Voicing Restrained Skepticism | Chemical & Engineering News
Volume 89 Issue 7 | p. 2 | Letters
Issue Date: February 14, 2011

Voicing Restrained Skepticism

Department: Letters

In 1994, Naomi Oreskes et al. wrote an article that I have since circulated among our students as an example of sober thinking (Science, DOI: 10.1126/science.263.5147.641). Therein, the authors emphatically state that “verification and validation of numerical models of natural systems is impossible … the predictive power [of models] is always open to question … even if a model result is consistent with present and past observational data, there is no guarantee that the model will perform at an equal level when used to predict the future … a model, like a novel, may resonate with nature, but it is not a ‘real’ thing.”

According to a C&EN article, Oreskes believes that climate-change deniers exaggerate the inherent uncertainty of science research as a way to delay policy action (C&EN, Dec. 20, 2010, page 40). It says she also believes that “the media and public don’t distinguish areas of scientific expertise; they don’t realize that a weapons physicist is not an expert on climate modeling or cell biology.” It adds that she’s interested in “how scientific consensus is undermined by people who have never published a peer-reviewed article on topics about which they loudly voice opinions.”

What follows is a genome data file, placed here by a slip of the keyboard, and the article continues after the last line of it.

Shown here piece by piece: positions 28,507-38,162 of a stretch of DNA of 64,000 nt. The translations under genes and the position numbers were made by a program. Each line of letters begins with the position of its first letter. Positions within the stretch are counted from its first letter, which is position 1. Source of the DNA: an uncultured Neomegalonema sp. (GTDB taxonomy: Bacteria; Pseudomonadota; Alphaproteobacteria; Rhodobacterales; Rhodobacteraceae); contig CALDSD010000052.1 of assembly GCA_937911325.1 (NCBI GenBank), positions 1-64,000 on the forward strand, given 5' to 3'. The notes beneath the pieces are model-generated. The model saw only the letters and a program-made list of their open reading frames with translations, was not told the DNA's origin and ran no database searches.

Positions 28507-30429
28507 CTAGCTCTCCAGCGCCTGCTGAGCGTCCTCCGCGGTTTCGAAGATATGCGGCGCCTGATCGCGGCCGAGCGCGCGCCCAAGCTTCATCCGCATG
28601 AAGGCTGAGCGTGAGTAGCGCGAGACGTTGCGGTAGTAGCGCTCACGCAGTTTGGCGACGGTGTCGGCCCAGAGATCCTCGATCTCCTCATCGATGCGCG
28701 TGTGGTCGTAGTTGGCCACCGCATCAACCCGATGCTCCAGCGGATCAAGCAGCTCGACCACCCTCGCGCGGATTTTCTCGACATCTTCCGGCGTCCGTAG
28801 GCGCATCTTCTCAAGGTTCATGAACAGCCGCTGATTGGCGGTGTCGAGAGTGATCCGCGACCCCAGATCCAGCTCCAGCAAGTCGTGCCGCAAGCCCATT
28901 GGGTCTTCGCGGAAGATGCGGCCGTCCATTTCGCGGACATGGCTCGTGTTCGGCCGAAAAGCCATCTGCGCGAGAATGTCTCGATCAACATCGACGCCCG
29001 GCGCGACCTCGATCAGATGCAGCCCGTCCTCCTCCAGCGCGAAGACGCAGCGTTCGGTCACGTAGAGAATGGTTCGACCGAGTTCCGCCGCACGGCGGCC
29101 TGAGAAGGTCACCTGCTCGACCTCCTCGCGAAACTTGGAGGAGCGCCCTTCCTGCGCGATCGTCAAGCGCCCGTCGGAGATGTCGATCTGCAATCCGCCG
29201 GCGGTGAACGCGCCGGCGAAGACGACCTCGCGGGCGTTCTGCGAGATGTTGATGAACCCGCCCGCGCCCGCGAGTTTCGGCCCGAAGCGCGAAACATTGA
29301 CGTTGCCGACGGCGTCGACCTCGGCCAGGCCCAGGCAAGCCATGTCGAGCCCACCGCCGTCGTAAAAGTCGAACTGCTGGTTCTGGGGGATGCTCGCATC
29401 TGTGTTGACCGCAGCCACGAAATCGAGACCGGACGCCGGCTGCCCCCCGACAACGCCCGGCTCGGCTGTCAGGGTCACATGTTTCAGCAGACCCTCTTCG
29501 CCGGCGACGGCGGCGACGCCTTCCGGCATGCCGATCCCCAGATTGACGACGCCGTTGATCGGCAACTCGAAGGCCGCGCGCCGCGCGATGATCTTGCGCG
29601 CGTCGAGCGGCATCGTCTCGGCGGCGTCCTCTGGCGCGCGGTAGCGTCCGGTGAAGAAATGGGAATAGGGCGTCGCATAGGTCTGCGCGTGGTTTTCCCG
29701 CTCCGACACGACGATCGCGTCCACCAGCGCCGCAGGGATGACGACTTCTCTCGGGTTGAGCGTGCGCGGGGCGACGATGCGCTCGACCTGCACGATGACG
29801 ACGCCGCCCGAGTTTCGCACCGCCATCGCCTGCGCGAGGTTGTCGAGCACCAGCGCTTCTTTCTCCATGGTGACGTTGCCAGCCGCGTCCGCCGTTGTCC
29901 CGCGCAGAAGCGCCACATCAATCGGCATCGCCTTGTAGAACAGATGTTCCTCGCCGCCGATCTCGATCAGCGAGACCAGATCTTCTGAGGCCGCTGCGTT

I infer that it is acceptable to be skeptical of models, but it is unacceptable to “exaggerate” such skepticism. Please, define exaggerate so I can keep passing Oreskes’ 1994 paper with aplomb. Also, can I, as a physical chemist, have valid opinions on this topic if I promise not to loudly voice them?

Agustin J. Colussi
Pasadena, Calif.

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